Improving soft-tissue sarcoma diagnosis with non-invasive procedures
Professor David Gonzalez de Castro
Queen's University Belfast
Fusion genes, when two “normal” genes are re-arranged together to create a “chimeric” gene, can lead to cancer. This project aims to develop a diagnostic method to detect fusion genes in blood samples, as well as tissue, which could improve diagnosis in a substantial number of soft tissue sarcoma patients, crucial considering there are more than 60 types of soft tissue sarcoma.
Circulating tumour cells as predictors of disease progression and overall survival in dogs with naturally-occurring osteosarcoma
Professor Matthew Allen
University of Cambridge
Dogs are 10 times more likely than people to develop osteosarcoma, so focusing on dogs with naturally occurring forms of the cancer could yield vital insight into our understanding of the disease and how it spreads in humans. Dogs develop the same pattern of clinical disease as people, with the tumour developing in bone and spreading to distant organs such as the lung through cells entering the bloodstream (known as circulating tumour cells or CTCs).
Tumour cells are thought to escape from the main tumour and enter the bloodstream, after which they may form metastases at other sites in the body. The cells can be identified as circulating tumour cells which can be isolated and studied. This project is a pilot which will isolate, quantify and characterise these cells in sarcoma patient blood samples, potentially offering a biomarker to identify which patients may be at risk of developing metastatic disease.
Isolated limb perfusion (ILP) is a surgical technique whereby the limb is isolated from the rest of the body and chemotherapy is given. The technique is used in cases where the tumour is large or the limb has had previous surgery. This project is a clinical study to see if the virus T-VEC can be safely combined with ILP and used to treat sarcoma patients. Tissue samples will be collected and examined to see if this combination stimulates the immune system to attack cancer cells. This project will provide knowledge into the role of cancer killing viruses in combination with ILP and a treatment for metastatic sarcoma.
The project looks at the correlation between demographic area and the impact it has on a sarcoma patient's diagnosis and routes into treatment pathways. It will also look at the link between poor diagnostic experiences and poorer treatment, rehab and follow-up, helping to provide evidence to shape future healthcare interventions to support earlier diagnosis of sarcoma.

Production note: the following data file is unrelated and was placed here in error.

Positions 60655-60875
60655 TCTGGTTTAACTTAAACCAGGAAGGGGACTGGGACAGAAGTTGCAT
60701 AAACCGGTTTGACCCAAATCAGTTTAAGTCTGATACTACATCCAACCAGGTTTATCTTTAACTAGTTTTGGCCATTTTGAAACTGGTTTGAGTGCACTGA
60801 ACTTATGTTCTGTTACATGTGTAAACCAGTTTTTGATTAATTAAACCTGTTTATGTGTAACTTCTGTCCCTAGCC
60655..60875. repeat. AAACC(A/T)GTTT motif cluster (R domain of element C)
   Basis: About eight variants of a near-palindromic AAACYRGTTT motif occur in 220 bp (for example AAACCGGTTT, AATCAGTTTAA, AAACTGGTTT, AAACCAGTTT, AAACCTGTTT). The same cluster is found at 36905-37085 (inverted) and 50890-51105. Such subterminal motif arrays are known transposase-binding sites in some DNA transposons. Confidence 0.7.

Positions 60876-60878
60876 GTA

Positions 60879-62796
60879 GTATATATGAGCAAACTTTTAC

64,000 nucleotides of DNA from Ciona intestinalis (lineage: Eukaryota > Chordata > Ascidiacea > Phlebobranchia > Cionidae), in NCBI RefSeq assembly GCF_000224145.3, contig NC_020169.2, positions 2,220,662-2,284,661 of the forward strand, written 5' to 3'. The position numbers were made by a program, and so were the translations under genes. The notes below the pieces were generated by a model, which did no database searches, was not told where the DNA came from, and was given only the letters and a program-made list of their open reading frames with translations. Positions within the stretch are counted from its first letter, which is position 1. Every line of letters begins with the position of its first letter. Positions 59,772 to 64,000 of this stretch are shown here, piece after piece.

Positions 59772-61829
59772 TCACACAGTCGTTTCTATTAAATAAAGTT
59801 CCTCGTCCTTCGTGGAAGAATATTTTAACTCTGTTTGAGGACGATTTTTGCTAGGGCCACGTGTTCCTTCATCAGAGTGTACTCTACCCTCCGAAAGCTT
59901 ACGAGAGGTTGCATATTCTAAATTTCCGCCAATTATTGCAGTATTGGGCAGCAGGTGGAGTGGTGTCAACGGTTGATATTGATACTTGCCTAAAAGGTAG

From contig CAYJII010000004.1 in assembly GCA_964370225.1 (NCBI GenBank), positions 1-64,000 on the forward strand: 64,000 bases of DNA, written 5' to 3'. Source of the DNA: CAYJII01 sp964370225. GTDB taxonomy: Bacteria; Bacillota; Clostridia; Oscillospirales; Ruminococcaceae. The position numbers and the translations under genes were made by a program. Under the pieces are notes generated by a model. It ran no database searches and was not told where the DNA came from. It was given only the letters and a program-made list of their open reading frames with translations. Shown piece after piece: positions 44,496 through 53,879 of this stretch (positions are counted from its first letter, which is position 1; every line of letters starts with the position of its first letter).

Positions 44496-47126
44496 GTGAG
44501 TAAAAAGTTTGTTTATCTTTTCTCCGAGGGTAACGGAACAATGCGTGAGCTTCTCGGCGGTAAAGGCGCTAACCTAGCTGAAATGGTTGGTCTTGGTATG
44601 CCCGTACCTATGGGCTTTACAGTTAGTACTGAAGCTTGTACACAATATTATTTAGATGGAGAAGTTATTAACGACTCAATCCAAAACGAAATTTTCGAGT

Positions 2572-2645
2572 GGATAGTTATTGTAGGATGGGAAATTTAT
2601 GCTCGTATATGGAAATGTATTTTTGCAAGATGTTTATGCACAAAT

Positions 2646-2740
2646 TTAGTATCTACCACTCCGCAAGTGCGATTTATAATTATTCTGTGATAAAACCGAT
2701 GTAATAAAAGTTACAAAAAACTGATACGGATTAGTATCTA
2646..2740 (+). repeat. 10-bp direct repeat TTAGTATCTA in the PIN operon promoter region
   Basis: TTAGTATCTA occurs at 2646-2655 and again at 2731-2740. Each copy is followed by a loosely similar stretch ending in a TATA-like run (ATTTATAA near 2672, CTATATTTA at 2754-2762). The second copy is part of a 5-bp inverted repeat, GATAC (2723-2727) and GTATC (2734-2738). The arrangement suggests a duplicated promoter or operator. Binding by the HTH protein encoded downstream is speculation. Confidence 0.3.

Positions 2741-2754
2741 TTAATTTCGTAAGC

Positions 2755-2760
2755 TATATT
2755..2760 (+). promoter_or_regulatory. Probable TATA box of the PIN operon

Soft tissue sarcomas can be removed by surgery, but may return. All cancers are different which affects how they respond to treatment. A test is needed to predict which tumours will return and what treatments will prevent this.
Low oxygen levels in cancer, called hypoxia, make them harder to treat. Research has identified a gene signature to measure hypoxia in sarcomas. The signature needs testing in cells in a laboratory to make sure the signature is definitely measuring hypoxia in soft tissue sarcoma.
Soft tissue sarcomas are rare cancers commonly affecting the limbs. In most patients, treatment involves surgical removal of the cancer. Isolated limb perfusion (ILP) is a surgical technique that may be used when patients have a large tumours or had previous surgery. ILP delivers high-dose anti-cancer drugs to an affected limb whilst avoiding life-threatening side effects throughout the body. Research has found that adding cancer-killing viruses to ILP (OV-ILP) improved how long the treatment kept the tumour from growing, neither ILP or OV-ILP treatment prevent tumour spread.
Osteosarcoma tumours are affected by a variety of factors. One is the internal pressure of tumours, which is generally higher than the surrounding healthy tissue. This increased pressure is known to have an effect on drugs reaching the tumour. The increased pressure is also known to promote tumour growth and increases the risk of the tumour spreading.
This project looks at how this pressure is generated in osteosarcoma, how osteosarcoma cells respond to different pressures and what causes sarcoma cells with high internal pressure to grow and spread.
Pazopanib and regorafenib are drugs which are effective in the treatment of advanced soft tissue sarcoma. However, there are some patients who do not respond to treatment with these drugs and in other patients, the effect of the drugs can wear off as cancer develops resistance.